Your cookbook and restaurant is underway, would you like to share a few details with our readers?
I am looking for investors for my restaurant. It’s a big project. Also, I would only like to collaborate with people who understand what Michelin star is. Meanwhile I have already decided the name of the restaurant ‘Ayla by Santosh Shah’.
About the cookbook, it will release in the next six months in six different languages. It will be published by one of the big names in the publishing business as my concern was that the cookbook should reach Nepal at a subsidised price.
What was the hardest moment in your life?
I have accepted things as it came. So, nothing has been hard in that context.
How do you define success?
‘Happiness is success’, ‘satisfaction is success’. When I was nine years old, I used to sell plastic bags and bread for a living. I still remember I bought my first pair of footwear by selling bread. It was a Hati Chap chappal and I went home carrying those chappals in my hands worried that it might get dirty if I wear them. I was happy then as well, and I am happy today as well.
Who is your inspiration?
My mother always says, ‘Don’t harm anyone’ and I religiously follow this. Whenever something challenging occurs, I recall my days of selling plastic bags and washing dishes. I am inspired by different people in different phases. People like Barak Obama, Hari Budha Magar inspire me always.
What are three life lessons you have learnt when you look back at your life’s journey?
First, never lie. If you are in a situation that you can’t speak the truth then better keep your mouth shut rather than lying. Second, don’t harm anyone. And lastly, with time you get everything. All you need is patience and problem solving skills.
If you had to share a piece of advice with the young Santosh who lived in his village in Nepal, what would you tell him?
Don’t aim to be someone else. Follow but do not replicate.
What do you like to eat? And who cooks it for you?
I am an easy person when it comes to food. I never complain about how the food has been cooked. But if asked for my favourites: I love dal, bhaat and tarkari. Well, so far I cook for myself (laughs).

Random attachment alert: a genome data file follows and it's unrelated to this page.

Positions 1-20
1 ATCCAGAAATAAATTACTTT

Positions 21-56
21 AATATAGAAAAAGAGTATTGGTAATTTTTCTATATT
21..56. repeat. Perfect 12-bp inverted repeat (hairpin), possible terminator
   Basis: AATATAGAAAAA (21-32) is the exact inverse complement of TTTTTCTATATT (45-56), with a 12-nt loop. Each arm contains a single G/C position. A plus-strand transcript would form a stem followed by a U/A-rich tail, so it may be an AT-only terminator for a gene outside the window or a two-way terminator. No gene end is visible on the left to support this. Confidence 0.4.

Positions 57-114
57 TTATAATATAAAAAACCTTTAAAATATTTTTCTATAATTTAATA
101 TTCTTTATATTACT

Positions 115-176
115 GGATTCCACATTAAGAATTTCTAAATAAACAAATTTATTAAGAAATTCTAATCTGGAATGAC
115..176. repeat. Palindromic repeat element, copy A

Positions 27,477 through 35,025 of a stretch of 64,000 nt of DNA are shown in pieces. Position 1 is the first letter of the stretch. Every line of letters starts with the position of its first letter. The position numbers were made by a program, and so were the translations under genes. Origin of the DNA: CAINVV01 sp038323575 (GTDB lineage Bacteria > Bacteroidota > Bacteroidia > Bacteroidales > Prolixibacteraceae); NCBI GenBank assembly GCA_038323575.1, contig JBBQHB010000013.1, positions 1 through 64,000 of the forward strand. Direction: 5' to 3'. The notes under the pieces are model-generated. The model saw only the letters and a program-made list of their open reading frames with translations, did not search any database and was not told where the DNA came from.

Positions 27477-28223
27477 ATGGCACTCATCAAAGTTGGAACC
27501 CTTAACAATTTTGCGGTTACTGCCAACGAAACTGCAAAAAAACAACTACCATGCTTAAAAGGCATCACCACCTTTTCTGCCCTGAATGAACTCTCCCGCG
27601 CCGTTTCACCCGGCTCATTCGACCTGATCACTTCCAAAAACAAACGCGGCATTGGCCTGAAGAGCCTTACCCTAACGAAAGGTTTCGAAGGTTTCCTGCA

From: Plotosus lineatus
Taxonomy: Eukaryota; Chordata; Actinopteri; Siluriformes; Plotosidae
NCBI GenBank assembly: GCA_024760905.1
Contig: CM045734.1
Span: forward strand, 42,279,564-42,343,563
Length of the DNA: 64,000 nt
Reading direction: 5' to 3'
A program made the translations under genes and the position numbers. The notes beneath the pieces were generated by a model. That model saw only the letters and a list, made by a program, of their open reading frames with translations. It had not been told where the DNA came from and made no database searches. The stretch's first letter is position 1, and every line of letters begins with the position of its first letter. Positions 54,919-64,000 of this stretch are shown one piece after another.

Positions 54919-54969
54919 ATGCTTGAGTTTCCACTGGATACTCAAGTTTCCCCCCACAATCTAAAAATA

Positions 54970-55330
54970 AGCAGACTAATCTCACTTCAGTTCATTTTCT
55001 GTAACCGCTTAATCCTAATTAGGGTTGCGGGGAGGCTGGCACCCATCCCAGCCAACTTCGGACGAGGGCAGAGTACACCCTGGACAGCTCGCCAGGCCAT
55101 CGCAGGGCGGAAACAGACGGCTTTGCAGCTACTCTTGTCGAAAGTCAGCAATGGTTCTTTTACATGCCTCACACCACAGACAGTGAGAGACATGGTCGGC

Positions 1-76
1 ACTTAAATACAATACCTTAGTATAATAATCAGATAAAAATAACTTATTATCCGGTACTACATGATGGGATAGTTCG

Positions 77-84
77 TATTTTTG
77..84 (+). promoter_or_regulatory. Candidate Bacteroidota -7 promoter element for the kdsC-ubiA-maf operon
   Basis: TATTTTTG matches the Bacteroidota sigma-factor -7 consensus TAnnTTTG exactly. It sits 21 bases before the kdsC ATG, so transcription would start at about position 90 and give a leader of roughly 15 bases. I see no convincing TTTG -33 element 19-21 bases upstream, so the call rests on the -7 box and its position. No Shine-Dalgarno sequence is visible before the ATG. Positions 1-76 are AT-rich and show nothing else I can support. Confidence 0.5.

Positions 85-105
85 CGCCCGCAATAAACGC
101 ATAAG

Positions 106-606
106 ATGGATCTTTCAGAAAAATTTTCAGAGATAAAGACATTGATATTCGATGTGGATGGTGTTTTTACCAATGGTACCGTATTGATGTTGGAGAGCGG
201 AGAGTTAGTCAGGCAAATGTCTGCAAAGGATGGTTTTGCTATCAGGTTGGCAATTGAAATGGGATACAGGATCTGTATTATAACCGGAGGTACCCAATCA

Three spices you can’t do without?
Black pepper, cumin and chilli
How does fame feel?
It makes me feel uneasy. Even while wearing a mask, people recognise me and approach for a picture.
However, I am glad that my story has inspired many especially those little kids who cross the border for work.
Anything you would do differently?
I would eat less I guess and would concentrate more on fitness.
‘Aloo Chop’ by Chef Santosh Shah
“Alop Chop is inspired from the streets of Terai.
It is deep-fried masala patties”
SPINACH, FIGS & POTATO ‘ALOO CHOP’
TIME: 50 Minutes
600 gms grated boiled potatoes
½ inch ginger finely chopped
3 green chillies, seeded and finely chopped
5 gms roasted cumin seeds
10 gms salt
30 gms corn flour
For the filling
500 gms of spinach leaves blanched and chopped
50 gms ghee or oil
5 gms cumin
1 large onion finely chopped
4 garlic cloves finely chopped
½ inch ginger chopped
3 green chillies chopped
10 dried figs finely diced
Salt to taste
Chopped vegetables (salad)
Sweet potato crisp
• Mix all the ingredients for the potato cake and make 10 equal sized balls
• For the filling, heat a pan with oil or ghee, add the cumin and when it crackles add the garlic and onions and sauté till the onions are translucent
• Now stir fry adding the chopped ginger and green chilles and salt
• Add the chopped spinach and figs and toss, check seasoning
• Now cool the stuffing
• Take the potato balls and make an insertion with your thumb creating a hollow space
• Take a table spoon full (approx. 20 gm) of the stuffing and stuff into the hollow potato and seal it to make it into a ball.
• Now with your palm press the stuffed potato ball and make it into a patty shape.
• Shallow fry the cake till both the sides are golden. Garnish with sweet yogurt, tamarind chutney, chopped vegetable, pomegranate, and potato crisp or sev.
• Use garnish as you like or take reference from this picture.